Three Friends, Three Books

Today I’m excited to introduce three books from three friends that are making an impact on me. Each touches me in a different way: poetry that stirs my heart, mind, and soul; missionary stories that inspire me; and a devotional book that I’m already planning to use next year.

The first excerpt is a poem and call to prayer for your personal reflection, that would also work well in a  corporate worship setting. The second is a brief meditation from a Japanese context on the obi of love (Colossians 3:14). And finally I share why I’m saving the third book for next year.

 

a slow and sudden god

a slow and sudden god:
40 years of wonder

by Chris Maxwell, 2018

a call to prayer

He calls us here.
He meets us here.
do we hear the calling?
do we notice the Presence?

if we come at all,
let us come expecting and desperate,
full of passion and anticipation;
convicted of our sin, convinced of our Savior,
seeking for conversion, searching for Christ.
humble, but hoping,
afraid, but aggressive,
reverent, but relentless.

name the ones we love.
label the pain we hate.
mention the darkness we despise.
discard the chains that choke us.
admit how hard this is,
but learn that it can be done.

He is here and we draw near.

we bow our heads.
we bend our knees.
we wait for a Power that rides the breeze
that blows into a room
where questioning seekers become courageous saints.
still human, but more whole.
still frail, but closer to fine.
still stumbling, but then standing;
standing up, standing still,
standing for Him, standing forever.

Father, watch over me, us, them.
Doctor, ease this relentless pain.
Savior, rescue me.

take this life, these friends, this land;
caress us all inside Your hand.
hold us in Your palm of knowing,
keep us praying, keep us growing,

keep us, we pray.

a slow and sudden god by Chris Maxwell is available from True Potential Media and Amazon.

 

Rise and Shine

Rise and Shine:
45 Years in the Land of the Rising Sun

by Mary Klassen Derksen, 2018


Kimono According to Colossians 3:14

The kimono is not simply slipped on like a dress. Dressing is a complicated, time-consuming affair. The kimono is a loose garment open all the way down the front. The obi is the band that ties it together at the waist. Seven different ties complete the obi.

In our English version of Colossians 3:14, we are simply told And over all these virtues put on love, which binds them all together in perfect unity. In the Japanese Bible we are told to put on the obi of love, which ties everything together in perfect unity. The kimono is useless without the obi. In the same way, we need God’s obi of love to be useful in building the Kingdom of God in our world. (page 212)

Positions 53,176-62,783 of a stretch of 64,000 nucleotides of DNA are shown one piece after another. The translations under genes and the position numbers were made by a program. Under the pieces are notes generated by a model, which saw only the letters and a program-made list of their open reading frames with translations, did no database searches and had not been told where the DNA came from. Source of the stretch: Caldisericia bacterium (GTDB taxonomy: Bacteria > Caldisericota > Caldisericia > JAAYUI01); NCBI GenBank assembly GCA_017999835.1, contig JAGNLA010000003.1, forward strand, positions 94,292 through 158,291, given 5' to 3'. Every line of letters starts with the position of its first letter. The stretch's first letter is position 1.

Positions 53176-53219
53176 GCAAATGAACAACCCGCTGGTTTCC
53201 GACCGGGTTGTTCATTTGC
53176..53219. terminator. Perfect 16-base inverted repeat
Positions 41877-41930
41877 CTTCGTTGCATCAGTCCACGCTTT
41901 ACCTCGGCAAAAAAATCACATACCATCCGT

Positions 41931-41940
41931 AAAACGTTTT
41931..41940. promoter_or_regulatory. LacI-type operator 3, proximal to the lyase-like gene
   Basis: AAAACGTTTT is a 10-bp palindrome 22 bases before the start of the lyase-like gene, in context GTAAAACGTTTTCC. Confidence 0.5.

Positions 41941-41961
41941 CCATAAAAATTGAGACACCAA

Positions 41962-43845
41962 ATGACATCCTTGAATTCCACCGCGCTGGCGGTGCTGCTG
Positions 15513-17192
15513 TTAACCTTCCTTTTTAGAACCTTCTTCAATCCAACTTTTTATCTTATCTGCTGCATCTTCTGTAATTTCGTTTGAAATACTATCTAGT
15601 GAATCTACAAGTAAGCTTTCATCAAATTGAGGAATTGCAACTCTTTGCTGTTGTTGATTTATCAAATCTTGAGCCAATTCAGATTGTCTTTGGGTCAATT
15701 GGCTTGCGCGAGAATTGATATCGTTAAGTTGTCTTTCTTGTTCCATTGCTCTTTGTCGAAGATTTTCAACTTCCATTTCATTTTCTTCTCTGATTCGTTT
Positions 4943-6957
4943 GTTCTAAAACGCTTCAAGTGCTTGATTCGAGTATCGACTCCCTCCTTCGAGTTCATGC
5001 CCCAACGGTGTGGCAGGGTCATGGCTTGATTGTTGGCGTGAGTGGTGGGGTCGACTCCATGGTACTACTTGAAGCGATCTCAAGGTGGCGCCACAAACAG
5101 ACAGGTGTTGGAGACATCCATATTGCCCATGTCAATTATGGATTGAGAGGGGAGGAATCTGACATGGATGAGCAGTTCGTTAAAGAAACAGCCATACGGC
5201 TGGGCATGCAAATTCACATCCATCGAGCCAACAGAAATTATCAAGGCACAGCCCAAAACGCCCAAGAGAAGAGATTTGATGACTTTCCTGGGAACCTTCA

Rise and Shine by Mary Klassen Derksen is available in Abbotsford at House of James, Mennonite Heritage Museum, and Coles Books; in Vancouver at Pilgrim Book and Bible; in Winnipeg at CommonWord; and online from Lulu.com.

 

Words of Faith to Live By

Words of Faith to Live By:
Using 12 Reflective Words for a Calendar Year

by Grace Wulff, 2018

Although this is a small book, I haven’t read it yet, because this book is  not really about reading. Instead, this devotional guide offers twelve reflective words, one for each month of a calendar year. Then for each word there are verses of Scripture, journal prompts, some devotional thoughts, prayer suggestions, and line drawings for colouring. I love this creative combination, and plan to use this book next year.

Words of Faith To Live By is available directly from Grace Wulff’s website.

 

 

Writing/Reflection Prompt: What books are making an impact on you these days?

 

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4 thoughts on “Three Friends, Three Books

  1. A sleeper book I’m enjoying is The Close, about a young woman’s first year in seminary. I picked it up at my favorite place, a “Little Free Library.” Do you have those in BC? You would likely enjoy it too, even though you’re long past seminary! I love that you’re reviewing these books–small books can always use all the exposure they can get! Bless you and happy retirement in whatever form that takes for you.

    1. Too funny, Melodie – although I have a graduate degree in theological studies, I never actually went to seminary, and although I’m leaving my church, I’m not ready for retirement! Instead, I’m looking to invest more deeply in my writing and speaking, and am open to ministry in some other setting that would allow for good synergy. That’s all still in process, so please stay tuned….

      I’ve heard of the Little Free Library, but I don’t know of any in our area – sounds like a good way to find intriguing reading material.

  2. Thanks for your corrections here! I think I knew you weren’t retiring, sorry I misspoke, so to speak. But you took it well. I like Little Free Libraries right around the Eastern Mennonite University and the Eastern Mennonite High School campuses where I get many discards from people whose books I enjoy, and then can return them after keeping them 5 months, 10 months, whatever it takes to get through my stack! I can imagine the books donated might be different in a different community. I particularly like I don’t have to keep up with returning books to the public library, although as an author, I do like to purchase books too, so I have a stack! Never runs dry.

    1. I’m not sure that pastors or writers ever really retire–I imagine you and I will keep on writing…and of course reading too! The Little Free Libraries you describe sound ideal 🙂

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